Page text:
James Fallows and Josh Barro on Romney’s Debate Chances, the GOP Blame Game, and the Curse of California

Former Massachusetts Governor and Republican presidential candidate Mitt Romney (R) and New Jersey Governor Chris Christie are interviewed on television after a campaign rally at a Hy Vee supermarket December 30, 2011 in West Des Moines, Iowa. Christie, a popular Republican governor who was urged to run for president earlier this year, appeared with Romney just days before the
Soon… Photo: Chip Somodevilla/Getty Images

Today in Instant Politics — in which a range of writers, pundits, politicians, and thinkers discuss the 2012 race for Daily Intel — the Atlantic’s James Fallows and Bloomberg’s Josh Barro talk about Mitt Romney’s narrowing path to victory, the prospects of a GOP reformation if he loses, and whether our national politics are doomed to become like California’s.

James: Greetings Josh, nice to meet you this way. Here’s my starting point: I’ve learned over the years that you can’t ever take anything for granted in politics. For a while after the 2008 GOP convention, lots of people (not including me!) thought that Sarah Palin was the genius choice that was going to save McCain. When I worked for Jimmy Carter in 1976, we thought for a while we would win in a walk, but it ended up being very close near the end. So, let’s do a For the Record boilerplate that we don’t know what is going to happen in six-plus weeks. With that all stipulated, can you suggest a case for a Romney win now?

Josh: Anything is possible, but I find it hard to imagine Romney winning at this point without a major external event that damages the president or a boneheaded move from Obama that would be atypical of his previous, fairly steady performance.

I think the leaked fund-raiser video was quite damaging, and the damage will become more apparent through October as the Obama campaign uses the footage over and over in attacks. One reason this is such a problem for Romney is that he’s inscrutable — he’s the most opaque major-party nominee since Nixon, and people have been reduced to guessing what he really believes and cares about.

This provides something that fits an already bad narrative about him: that he doesn’t care about the little people, that he’s an out-of-touch rich guy and that will flow through in his policies. So, I think that was something he needed to overcome, and it makes it much harder for him to do it, and the economy isn’t quite bad enough for people to look past it.

As for how he could win, I don’t think something like a few strong debate performances is enough. He’s already had a lot of exposure and is unlikely to drastically change the public perception of him through the debates. And Obama is unlikely to make the kind of blunders that, say, Newt Gingrich did that hurt him.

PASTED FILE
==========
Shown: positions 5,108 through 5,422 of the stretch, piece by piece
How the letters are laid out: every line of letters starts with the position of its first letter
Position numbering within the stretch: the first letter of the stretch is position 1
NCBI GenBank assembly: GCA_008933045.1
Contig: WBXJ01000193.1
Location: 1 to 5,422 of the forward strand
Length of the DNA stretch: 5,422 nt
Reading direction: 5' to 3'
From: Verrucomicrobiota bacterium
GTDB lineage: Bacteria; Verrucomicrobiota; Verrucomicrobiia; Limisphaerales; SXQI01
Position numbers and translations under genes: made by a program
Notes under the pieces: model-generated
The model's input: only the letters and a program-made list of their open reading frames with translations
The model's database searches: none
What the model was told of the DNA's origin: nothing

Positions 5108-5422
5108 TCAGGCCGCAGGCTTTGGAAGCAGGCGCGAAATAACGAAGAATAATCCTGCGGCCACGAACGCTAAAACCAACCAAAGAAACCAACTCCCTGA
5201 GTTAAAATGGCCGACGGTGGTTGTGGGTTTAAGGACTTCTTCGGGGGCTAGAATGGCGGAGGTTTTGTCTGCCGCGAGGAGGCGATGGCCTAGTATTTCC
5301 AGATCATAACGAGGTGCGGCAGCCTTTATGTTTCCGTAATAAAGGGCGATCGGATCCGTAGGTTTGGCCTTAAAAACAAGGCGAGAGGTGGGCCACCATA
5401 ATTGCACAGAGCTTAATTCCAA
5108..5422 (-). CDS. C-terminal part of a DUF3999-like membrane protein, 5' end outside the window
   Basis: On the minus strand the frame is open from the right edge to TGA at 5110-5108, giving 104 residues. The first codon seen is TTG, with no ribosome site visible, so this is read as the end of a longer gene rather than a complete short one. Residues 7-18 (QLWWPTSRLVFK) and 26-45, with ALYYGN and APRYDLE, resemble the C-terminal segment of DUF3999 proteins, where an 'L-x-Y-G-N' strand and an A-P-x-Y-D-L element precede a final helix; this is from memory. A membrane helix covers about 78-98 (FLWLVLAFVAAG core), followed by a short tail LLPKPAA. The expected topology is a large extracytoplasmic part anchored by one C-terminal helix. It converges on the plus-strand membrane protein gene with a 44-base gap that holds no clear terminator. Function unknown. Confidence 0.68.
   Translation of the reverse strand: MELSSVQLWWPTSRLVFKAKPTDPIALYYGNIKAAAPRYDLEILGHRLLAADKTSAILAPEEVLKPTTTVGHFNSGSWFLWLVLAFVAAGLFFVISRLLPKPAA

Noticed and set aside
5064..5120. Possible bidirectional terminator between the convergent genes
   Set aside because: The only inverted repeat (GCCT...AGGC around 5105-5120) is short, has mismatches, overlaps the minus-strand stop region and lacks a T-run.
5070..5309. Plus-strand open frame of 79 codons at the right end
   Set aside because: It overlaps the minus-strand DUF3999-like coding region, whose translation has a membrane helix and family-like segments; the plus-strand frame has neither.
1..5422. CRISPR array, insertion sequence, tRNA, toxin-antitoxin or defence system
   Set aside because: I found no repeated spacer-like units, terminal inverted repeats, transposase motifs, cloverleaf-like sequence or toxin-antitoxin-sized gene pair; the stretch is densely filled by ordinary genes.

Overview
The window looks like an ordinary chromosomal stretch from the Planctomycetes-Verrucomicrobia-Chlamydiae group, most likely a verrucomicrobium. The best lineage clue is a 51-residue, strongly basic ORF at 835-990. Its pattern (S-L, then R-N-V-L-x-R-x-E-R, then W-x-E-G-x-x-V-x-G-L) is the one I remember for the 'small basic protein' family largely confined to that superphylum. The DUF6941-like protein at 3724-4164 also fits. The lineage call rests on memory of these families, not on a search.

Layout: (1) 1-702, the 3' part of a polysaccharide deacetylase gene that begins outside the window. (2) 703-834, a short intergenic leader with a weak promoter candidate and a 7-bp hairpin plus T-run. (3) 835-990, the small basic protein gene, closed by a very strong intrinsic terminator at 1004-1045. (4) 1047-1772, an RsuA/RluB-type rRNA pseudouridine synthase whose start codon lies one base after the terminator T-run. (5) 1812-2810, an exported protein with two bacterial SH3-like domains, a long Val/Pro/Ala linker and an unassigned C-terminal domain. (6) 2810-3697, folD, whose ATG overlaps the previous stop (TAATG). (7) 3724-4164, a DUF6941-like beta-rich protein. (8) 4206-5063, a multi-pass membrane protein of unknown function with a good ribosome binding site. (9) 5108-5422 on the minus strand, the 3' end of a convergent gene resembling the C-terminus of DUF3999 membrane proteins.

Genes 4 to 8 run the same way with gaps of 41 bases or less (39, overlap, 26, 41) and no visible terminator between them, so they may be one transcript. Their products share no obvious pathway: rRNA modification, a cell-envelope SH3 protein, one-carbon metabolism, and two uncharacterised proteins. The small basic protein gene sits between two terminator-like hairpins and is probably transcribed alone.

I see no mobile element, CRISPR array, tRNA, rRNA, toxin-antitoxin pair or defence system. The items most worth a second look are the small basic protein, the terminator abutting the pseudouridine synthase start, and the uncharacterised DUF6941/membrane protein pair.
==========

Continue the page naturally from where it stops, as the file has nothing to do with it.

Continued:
I think you would really need some big event that undermined confidence in the president — something on the scale of another economic crisis. But I think we’re rapidly getting to the point where we’re too late in the game even for that. I’d also note that, even though the polls are still close in the presidential race, Republican Senate candidates have been utterly falling apart in the last week, according to the polls. It’s weird for them to be moving so separately, but perhaps it’s a sign of bad things to come for Romney in his polling.

Do you disagree? Do you see a path to victory?

James: Short answer: I basically agree down the line. Disappointing as that might be for our discussion hosts! But I will add a few elaborations.

First, about the debates: These have been on my mind because I have a big takeout about them in the current issue of the Atlantic. One of my premises there, which is aligned with what you say, is that there are elections in which these debates really do make a difference — and others in which they just don’t matter.

For instance, I paid very close attention to the 2008 campaign, even though I was living in Beijing, because everything about it was so fascinating. I watched the three McCain-Obama debates — but I really can’t remember a single thing either man said. (I remember Sarah Palin and her wink.) By that point, the debates didn’t matter — too much else was determining the result.

On the other hand, the 1980 lone debate between Carter and Reagan (Carter wouldn’t agree to any until the last minute because he didn’t want John Anderson included) really did seem to solidify the anti-Carter feeling. If this election were really following the 1980-redux hope that the Romney people had been hoping for, then the debates might be really important. Vulnerable president, people losing confidence, debate appearance reassures them about the challenger. But, for the reasons you cite and others, poor Mitt Romney ain’t no Reagan. (Even Reagan was no Reagan then, but that’s a different, longer story.)

This is a long way of saying I agree with you that things may be moving beyond Romney’s ability to change them with a debate performance. Which leads me to the inevitable “and what then” question. My hope — not so much as a one-time Democratic staff member (for Carter) but as a nationalistic pro-American guy — is that if Romney loses, the GOP might rethink the path it has been on in these past few years. The path in which it has been losing support among women, minorities, the highly educated, and so on. But my bet is that the reverse will occur. People will say, Yeah, we lost with that RINO Romney, but if we’d had Paul Ryan at the top of the ticket to start … And we’ll have a further swing toward the tea party. Sound likely to you?